The European Foundation Centre (EFC) together with partners European Centre for Not-for-profit Law (ECNL), Human Security Collective (HSC) and US Charity Security Network, is spearheading an NPO coalition that seeks to ensure that Financial Action Task Force (FATF) counter terrorism financing measures do not disrupt the legitimate activities of NPOs. Earlier this year the EFC, Council on Foundations (CoF), DAFNE and WINGS proposed actions to their members so they could encourage FATF to formally engage in an improved and structured dialogue with the NPO sector. We asked Hanna Surmatz, the EFC’s senior legal affairs officer, to update the WINGS network on recent developments.
WINGS: Now that FATF has agreed to a formal dialogue with the sector, what types of recommendations will the coalition of NPOs put forward to ensure meaningful and inclusive participation?
Hanna Surmatz: At its June Plenary, FATF committed to engaging in a more formal dialogue with the NPO sector. This announcement was welcomed by many NPOs, including foundation networks such as the EFC, CoF, DAFNE and WINGS, who had worked hard for several months to achieve this. According to the official FATF announcement:
FATF is committed to continuing a constructive engagement with NPOs on these important issues, and will continue doing so on an ad hoc basis, as needed, to facilitate its technical work. The FATF also agreed to enhance its engagement by holding an annual discussion with NPOs on specific issues of common interest.
The NPO sector and the FATF secretariat will now need to review how this announcement can translate into practice, and this will not be an easy task, given the size and diversity of the NPO sector which has no formal structure to represent the millions of NPOs that exist worldwide. The biggest challenge will be to ensure that the wider NPO sector can participate and be represented in the dialogue with FATF. Only parts of the NPO sector are organised into networks and set up in an organised way to represent their interests towards policy makers. In addition, there are hundreds of different networks according to types of organisations, regions and/or focus of activity. For technical and financial reasons not all interested NPOs will be able to attend the consultation meetings, neither will it be possible to identify and convene all existing NPO networks.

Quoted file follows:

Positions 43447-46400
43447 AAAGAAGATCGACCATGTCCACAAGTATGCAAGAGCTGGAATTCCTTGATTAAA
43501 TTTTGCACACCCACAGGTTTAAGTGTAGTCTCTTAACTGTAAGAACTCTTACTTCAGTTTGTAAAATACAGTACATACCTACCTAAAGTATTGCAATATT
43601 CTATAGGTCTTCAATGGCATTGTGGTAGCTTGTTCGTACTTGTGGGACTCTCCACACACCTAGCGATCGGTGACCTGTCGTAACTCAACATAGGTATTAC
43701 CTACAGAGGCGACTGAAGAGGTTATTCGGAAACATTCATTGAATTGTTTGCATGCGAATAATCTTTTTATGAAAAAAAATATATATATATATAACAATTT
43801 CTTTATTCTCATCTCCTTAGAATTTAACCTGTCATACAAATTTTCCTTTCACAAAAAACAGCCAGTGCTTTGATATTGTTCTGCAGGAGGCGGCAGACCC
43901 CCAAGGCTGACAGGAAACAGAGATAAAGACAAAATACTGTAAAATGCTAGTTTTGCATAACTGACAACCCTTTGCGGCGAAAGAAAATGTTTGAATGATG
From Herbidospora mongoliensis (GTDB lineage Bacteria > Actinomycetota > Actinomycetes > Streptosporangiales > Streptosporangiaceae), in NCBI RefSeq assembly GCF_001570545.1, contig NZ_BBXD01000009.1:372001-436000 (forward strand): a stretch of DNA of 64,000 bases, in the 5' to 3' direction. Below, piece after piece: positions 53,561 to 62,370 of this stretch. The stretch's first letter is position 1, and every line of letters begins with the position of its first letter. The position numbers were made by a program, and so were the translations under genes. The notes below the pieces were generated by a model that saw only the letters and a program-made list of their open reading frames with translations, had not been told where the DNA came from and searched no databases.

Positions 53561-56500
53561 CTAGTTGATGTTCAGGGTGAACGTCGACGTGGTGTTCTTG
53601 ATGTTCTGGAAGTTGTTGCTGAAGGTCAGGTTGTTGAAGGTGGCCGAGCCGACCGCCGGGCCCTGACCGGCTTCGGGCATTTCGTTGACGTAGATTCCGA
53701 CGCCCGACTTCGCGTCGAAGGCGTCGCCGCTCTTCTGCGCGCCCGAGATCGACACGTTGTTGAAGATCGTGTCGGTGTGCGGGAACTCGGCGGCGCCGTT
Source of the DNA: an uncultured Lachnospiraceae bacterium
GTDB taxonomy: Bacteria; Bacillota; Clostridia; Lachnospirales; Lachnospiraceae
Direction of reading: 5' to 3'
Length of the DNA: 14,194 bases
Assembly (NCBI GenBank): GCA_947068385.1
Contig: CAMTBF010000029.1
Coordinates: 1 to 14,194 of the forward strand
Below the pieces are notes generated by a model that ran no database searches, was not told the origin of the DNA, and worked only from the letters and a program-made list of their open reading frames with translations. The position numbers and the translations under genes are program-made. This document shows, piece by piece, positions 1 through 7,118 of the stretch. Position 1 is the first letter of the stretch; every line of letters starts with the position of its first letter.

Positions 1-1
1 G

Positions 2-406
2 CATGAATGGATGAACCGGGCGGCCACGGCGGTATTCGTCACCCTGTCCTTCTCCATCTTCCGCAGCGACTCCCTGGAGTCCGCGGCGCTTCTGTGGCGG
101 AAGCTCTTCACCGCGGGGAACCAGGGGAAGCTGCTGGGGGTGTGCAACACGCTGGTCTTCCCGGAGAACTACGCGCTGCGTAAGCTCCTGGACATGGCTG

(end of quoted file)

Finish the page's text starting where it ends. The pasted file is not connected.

One solution would be electronic/online consultations with the wider NPO sector with realistic deadlines for responding. For capacity reasons, the annual discussion meetings will only be attended by a smaller group of NPOs/NPO networks and it will be very difficult to ensure a representative participation. The NPO coalition on FATF and NPO matters will look to develop some proposals to ensure a meaningful exchange between FATF and the NPO sector. We welcome any input from NPOs, which can be sent to firstname.lastname@example.org. For more information on FATF, please see the coalition website on FATF/NPO matters: http://fatfplatform.org.
WINGS: What learnings can you share from EFC’s partnerships with the NPO coalition and other grantmaker networks AEF (Spain), CoF (US), DAFNE and WINGS in achieving success from a global perspective?
HS: FATF only started a dialogue with the NPO sector very recently. A global NPO coalition formed in 2012 as a response to the unintended consequences of FATF’s Recommendation 8. This was spearheaded by the Human Security Collective in Europe and the Charity and Security Network in the US with the involvement of the EFC. In early 2014, three European NPOs (ECNL, EFC and HSC) joined forces to build a broader European coalition and to strengthen advocacy on FATF both at national/member State and EU level. The work of the European and global NPO coalition then developed as follows: to not endorse Recommendation 8, whilst engaging in a constructive dialogue with the FATF secretariat and FATF member countries to ensure that the unintended consequences of its policies and potential for overregulation would be reduced. The NPO coalition prepared input on the policy work of FATF and collaborated with wider NPO networks. Specific funder/foundation-focused input was also prepared where appropriate, and co-signed by the relevant networks. This broader NPO collaboration ensured the following: